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Junk English Paperback – November 9, 2001
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From Publishers Weekly
Copyright 2001 Cahners Business Information, Inc.
Top Customer Reviews
This is not a grammar book, but one which looks at current shoddy word use as a human foible: "It is sometimes innocent, sometimes lazy, sometimes well intended, but most often it is a trick we play on ourselves to make the unremarkable seem important... Junk English is the linguistic equivalent of junk food - ingest it long enough and your brain goes soft." Smith's book is a compilation of examples which he has spotted in print or broadcast, and he has obviously a good ear and eye for them; Smith admits that he uses such phrases, just as everyone does, and reading this book is an exercise in humility, for sometimes only after Smith points out a common usage does it seem junk. For instance, under the section "People Reduction," Smith points out that "people" and "person" are disappearing from usage, replaced by "individual" or "individuals.Read more ›
Our second reaction, however, is to realize that though we may think we know our language well (and we probably do, compared to our peers), we don't know it nearly as well as we should, or as well as Ken Smith does. We'll see examples in this book of lexical misdeeds that we ourselves commit on a regular basis, and we'll fret, "How can I continue to call myself a stickler for grammar when my perspicacity is not perfect and complete?"
The third reaction, I think, is depression. Smith is certainly right about Junk English, its origins and its consequences. But who cares? Aside from those of us who pay attention (and we're a precious tiny little minority), accuracy in written and spoken English is declasse. I often feel that advertising, PR propaganda, political reportage, and corporate communications are written largely by morons for other morons, so everyone's satisfied. What is to be done? Smith isn't trying to provide a solution to our language's ills, but his focusing on the problem does raise the question.
My mild criticism of the book consists in Smith's apparent lack of patience with whimsy, colloquialism, and artistic embellishment. Sometimes, when we neglect to use the most economical or efficient word, we do so on purpose -- to use the "au courant" argot of a specific constituency, to dress up a sentence for the simple love of language, or just for fun.Read more ›
I think if this book had "profundized" any further, it would no longer suit its intended audience, as Mr. Smith states so himself in his opening message: "This book is a broad overview of an encyclopedic subject. Much had to be pared away... My intent was to keep this book small and handy so that it would be useful to a spectrum of people, for Junk English will not go away until all of us recognize it."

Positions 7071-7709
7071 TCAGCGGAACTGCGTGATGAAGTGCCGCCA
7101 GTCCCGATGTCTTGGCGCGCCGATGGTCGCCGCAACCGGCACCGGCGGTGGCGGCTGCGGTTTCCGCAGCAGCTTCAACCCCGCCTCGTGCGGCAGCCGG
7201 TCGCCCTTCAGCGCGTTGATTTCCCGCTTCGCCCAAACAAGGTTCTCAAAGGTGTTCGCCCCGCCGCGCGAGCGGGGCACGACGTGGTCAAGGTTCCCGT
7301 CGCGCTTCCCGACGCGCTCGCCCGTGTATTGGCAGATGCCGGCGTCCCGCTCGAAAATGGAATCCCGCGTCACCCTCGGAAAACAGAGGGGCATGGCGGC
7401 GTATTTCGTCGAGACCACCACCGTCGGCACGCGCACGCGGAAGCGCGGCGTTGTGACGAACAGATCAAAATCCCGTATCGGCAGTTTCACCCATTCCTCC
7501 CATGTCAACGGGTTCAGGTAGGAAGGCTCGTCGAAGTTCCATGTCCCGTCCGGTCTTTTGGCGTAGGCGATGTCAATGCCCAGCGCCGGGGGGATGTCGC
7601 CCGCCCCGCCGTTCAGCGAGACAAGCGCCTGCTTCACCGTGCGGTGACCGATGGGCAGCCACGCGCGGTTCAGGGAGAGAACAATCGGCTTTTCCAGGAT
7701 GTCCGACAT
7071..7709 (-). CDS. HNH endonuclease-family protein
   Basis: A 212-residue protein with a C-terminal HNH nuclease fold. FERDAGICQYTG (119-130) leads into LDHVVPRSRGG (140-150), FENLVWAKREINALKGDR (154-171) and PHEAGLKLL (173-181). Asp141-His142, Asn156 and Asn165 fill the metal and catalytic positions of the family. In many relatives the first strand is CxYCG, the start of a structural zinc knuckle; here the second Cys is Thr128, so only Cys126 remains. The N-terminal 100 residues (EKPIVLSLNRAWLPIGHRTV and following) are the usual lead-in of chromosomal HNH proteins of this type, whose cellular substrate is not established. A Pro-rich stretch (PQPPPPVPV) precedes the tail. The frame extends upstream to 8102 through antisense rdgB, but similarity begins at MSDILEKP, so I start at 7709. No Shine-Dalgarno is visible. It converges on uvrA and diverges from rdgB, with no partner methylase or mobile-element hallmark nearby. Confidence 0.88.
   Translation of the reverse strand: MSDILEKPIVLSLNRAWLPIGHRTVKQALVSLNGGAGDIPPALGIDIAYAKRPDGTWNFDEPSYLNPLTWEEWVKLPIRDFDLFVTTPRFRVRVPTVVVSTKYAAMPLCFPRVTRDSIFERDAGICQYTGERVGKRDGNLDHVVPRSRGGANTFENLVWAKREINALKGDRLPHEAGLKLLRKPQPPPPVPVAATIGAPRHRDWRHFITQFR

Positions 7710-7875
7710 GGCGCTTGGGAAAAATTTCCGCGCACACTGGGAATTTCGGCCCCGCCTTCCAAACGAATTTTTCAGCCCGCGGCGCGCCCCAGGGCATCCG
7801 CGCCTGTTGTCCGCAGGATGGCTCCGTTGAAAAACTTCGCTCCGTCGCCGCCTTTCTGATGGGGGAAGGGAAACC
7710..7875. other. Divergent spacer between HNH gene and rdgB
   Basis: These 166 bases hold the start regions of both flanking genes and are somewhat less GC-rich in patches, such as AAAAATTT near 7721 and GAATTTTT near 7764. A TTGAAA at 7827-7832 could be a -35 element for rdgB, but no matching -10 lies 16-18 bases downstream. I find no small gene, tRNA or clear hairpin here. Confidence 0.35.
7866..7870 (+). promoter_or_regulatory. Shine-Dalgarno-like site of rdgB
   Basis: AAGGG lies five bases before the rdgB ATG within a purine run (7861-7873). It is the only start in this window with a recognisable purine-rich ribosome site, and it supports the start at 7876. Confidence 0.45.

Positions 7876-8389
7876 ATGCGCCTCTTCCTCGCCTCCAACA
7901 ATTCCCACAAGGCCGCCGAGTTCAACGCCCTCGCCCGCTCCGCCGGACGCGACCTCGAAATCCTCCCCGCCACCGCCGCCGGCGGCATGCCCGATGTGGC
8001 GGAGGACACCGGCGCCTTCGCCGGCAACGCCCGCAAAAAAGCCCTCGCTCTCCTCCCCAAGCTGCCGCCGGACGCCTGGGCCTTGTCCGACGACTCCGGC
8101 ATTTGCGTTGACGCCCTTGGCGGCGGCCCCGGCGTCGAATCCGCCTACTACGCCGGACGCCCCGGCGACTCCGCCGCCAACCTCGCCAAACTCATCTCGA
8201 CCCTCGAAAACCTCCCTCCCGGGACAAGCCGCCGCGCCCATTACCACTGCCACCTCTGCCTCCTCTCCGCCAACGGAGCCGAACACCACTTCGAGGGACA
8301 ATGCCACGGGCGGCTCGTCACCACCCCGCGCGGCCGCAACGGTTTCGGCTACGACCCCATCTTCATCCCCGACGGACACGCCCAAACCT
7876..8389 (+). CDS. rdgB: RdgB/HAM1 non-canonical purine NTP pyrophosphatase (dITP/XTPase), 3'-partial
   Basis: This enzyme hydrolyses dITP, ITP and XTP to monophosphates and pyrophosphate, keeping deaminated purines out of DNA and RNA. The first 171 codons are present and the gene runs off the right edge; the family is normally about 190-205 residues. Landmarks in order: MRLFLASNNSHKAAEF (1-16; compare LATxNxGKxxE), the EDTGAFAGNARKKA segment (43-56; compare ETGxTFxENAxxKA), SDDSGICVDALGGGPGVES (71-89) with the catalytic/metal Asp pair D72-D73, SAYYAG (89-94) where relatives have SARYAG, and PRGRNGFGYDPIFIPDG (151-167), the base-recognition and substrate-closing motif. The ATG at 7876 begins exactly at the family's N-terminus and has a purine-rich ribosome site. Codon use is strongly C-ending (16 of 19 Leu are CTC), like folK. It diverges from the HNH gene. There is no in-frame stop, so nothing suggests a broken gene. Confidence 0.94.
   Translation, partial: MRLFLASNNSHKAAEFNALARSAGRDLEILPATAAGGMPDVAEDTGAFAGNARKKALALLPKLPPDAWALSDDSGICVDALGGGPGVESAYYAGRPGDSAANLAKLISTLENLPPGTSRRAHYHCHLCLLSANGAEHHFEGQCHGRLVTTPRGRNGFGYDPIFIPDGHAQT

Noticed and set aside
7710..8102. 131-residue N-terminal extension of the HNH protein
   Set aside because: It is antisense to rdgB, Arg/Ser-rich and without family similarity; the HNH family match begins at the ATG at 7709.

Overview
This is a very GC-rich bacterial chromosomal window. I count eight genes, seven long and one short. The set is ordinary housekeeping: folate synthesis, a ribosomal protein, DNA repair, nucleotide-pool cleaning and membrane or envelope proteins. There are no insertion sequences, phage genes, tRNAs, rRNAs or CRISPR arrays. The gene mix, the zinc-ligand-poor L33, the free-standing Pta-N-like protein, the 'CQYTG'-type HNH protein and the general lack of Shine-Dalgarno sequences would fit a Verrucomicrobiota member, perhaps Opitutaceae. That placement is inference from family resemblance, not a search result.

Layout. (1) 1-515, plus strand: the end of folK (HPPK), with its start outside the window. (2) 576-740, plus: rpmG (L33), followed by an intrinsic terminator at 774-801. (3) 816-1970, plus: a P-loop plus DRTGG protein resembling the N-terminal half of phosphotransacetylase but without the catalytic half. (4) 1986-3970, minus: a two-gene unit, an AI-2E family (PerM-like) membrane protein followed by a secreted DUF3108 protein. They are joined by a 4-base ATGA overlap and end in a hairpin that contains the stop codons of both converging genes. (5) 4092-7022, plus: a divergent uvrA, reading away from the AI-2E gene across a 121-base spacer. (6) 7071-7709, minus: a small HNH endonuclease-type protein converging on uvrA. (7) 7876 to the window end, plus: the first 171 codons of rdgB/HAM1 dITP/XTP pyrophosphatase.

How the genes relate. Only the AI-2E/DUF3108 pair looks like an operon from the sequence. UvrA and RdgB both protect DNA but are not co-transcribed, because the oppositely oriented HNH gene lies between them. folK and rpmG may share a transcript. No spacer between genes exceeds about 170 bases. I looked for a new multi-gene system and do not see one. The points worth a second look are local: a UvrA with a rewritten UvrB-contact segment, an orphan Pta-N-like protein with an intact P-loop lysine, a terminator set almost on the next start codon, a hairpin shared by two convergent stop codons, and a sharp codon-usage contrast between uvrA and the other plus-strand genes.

The experts in psychology and semiotics have far less of a need for this book than the person trying to decode the text on their credit card bill.
A very necessary book!
Most Recent Customer Reviews
everyone should keep this book on their desk as a reference - it makes you aware of the unnecessary filler words we use every day. a simple, useful reference for all writers.Published on March 24, 2013 by jenilee4843
Smith makes many valid points in this book, detailing many ways in which the language is commonly abused. Read morePublished on October 17, 2005 by James Yanni
As a professional writer, I enjoy discussions about language and the (often comical) pitfalls that exist for those who unintentionally misuse language. Read morePublished on March 5, 2005 by R. Amada
I was a little disappointed by this book since I'm a great fan of Ken Smith. All of his previous books were written on other interesting topics and resulted in some really fun and... Read morePublished on January 11, 2005 by Ryan Hennessy
Ken Smith has written an equally dazzling and puzzling book that will leave you wondering what words you might have overused... Read morePublished on December 15, 2003 by Adam Chen
Not your mamma's grammar book, Junk English is as much about the politics of writing as it is about the concrete idea of solid grammar. Read morePublished on October 1, 2003 by Robert L. Brewer
The author's intention is sound: to rid the world of junk (imprecise) English. The need for this is obvious - even the best writers fall prey to redundant or misused words. Read morePublished on June 24, 2003 by therosen
This book has no linguistic basis. It is merely the personal preferences of this particular writer. It is tedious and uninspired.Published on March 17, 2003
Humbling. Sometimes I felt hopeless. I thought I was something of a proper-use-of-language freak but he made me feel like I never want to speak again. Read morePublished on February 19, 2003